Corn root length density and root diameter as affected by soil compaction and soil water content

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2007-01-01

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Negative effects of soil compaction have been recognized as one of the problems restricting the root system and consequently impairing yields, especially in the Southern Coastal Plain of the USA. Simulations of the root restricting layers in green house studies are necessary for the development of mechanism which alleviates soil compaction problems in these soils. The selection of three distinct bulk densities based on the standard proctor test is also an important factor to determine which bulk density restricts the root layer. The experiment was conducted to assess the root length density and root diameter of the corn (Zea mays L.) crop as a function of bulk density and water stress, characterized by the soil density (1.2; 1.4, and 1.6 g cm -3), and two levels of the water content, approximately (70 and 90% field capacity). The statistical design adopted was completely randomized design, with four replicates in a factorial pattern of (3 × 2). The PVC tubes were superimposed with an internal diameter of 20 cm with a height of 40 cm (the upper tube 20 cm, compacted and inferior tube 10 cm), the hardpan with different levels of soil compaction were located between 20 and 30 cm of the depth of the pot. Results showed that: the main effects of subsoil mechanical impedance were observed on the top layer indicating that the plants had to penetrate beyond the favorable soil conditions before root growth was affected from 3.16; 2.41 to 1.37 cm cm -3 (P<0.005). There was a significant difference at the hardpan layer for the two levels of water and 90% field capacity reduced the root growth from 0.91 to 0.60 cm cm -3 (P<0.005). The root length density and root diameter were affected by increasing soil bulk density from 1.2 to 1.6 g cm -3 which caused penetration resistance to increase to 1.4 MPa. Soil water content of 70% field capacity furnished better root growth in all the layers studied. The increase in root length density resulted in increased root volume. It can also be concluded that the effect of soil compaction impaired the root diameter mostly at the hardpan layer. Soil temperature had detrimental effect on the root growth mostly with higher bulk densities.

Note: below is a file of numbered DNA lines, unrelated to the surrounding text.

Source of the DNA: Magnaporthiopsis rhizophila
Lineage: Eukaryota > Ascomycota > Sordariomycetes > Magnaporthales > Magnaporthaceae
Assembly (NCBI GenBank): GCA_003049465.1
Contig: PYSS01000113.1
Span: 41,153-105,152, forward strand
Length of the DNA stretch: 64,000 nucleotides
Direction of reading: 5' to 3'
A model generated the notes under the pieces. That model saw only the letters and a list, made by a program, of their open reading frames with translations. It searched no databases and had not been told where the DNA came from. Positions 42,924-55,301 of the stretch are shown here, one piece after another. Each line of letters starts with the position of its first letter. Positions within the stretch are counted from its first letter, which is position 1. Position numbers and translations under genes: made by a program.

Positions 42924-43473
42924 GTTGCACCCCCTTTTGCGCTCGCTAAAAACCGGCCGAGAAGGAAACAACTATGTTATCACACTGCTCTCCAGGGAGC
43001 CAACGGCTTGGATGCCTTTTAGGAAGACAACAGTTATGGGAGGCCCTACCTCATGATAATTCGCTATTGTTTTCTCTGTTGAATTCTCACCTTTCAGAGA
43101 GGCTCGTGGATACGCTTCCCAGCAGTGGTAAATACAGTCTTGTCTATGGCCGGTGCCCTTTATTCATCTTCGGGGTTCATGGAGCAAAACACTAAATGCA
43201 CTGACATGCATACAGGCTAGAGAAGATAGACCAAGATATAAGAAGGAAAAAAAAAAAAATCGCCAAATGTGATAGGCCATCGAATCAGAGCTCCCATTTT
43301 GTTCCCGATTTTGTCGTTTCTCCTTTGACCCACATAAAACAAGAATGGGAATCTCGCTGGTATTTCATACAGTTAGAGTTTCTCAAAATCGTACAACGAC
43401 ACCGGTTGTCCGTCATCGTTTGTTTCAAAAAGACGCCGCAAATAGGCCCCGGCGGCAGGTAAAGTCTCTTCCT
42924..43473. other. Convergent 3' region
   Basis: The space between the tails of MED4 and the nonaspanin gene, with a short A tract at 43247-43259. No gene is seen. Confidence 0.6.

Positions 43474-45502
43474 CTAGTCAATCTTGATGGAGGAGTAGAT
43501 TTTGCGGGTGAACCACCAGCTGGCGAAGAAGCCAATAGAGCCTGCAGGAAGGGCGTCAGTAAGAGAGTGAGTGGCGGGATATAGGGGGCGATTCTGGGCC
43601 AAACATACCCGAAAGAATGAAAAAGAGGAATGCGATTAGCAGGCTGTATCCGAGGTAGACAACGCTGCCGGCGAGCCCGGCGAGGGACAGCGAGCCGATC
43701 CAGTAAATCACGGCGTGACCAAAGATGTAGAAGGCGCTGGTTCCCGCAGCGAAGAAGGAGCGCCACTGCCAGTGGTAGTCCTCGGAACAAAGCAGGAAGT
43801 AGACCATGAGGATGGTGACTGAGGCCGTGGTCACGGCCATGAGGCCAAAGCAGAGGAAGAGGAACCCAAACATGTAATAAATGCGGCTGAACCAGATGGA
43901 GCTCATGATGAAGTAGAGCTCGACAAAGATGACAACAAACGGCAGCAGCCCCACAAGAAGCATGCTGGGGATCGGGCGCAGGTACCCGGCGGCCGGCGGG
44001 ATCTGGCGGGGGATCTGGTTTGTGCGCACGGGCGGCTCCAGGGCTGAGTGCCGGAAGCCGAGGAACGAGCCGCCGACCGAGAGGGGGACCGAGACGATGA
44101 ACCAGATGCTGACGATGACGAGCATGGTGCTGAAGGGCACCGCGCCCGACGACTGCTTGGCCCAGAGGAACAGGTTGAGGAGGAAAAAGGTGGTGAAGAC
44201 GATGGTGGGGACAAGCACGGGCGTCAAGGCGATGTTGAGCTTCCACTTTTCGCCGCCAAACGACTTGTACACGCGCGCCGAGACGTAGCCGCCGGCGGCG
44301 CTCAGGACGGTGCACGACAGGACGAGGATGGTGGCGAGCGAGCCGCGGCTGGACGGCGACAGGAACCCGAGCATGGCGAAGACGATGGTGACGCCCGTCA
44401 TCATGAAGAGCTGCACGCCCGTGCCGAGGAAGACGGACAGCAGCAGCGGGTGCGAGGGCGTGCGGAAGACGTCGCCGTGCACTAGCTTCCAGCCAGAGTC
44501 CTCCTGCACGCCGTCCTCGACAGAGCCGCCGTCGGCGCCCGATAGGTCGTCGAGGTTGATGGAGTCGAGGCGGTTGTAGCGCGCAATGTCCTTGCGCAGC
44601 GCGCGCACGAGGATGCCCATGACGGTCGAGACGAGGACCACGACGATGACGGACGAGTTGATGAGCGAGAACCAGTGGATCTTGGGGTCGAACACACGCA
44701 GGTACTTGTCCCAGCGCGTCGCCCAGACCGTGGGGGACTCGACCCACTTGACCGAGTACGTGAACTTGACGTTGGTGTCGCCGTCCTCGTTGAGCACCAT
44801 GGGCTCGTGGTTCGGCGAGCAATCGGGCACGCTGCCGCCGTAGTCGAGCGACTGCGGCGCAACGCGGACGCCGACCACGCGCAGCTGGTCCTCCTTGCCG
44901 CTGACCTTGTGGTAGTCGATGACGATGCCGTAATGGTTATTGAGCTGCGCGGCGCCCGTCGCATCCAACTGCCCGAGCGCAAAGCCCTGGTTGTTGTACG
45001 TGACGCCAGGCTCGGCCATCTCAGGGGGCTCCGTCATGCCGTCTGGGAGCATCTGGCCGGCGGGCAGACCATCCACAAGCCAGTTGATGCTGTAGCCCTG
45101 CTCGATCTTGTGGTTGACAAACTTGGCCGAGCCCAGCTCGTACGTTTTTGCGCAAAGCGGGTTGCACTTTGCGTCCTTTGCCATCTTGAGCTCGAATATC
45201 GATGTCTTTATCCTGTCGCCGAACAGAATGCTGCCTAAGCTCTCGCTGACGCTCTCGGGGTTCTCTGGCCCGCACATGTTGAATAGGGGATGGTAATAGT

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Inglês

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Irriga, v. 12, n. 1, p. 14-26, 2007.

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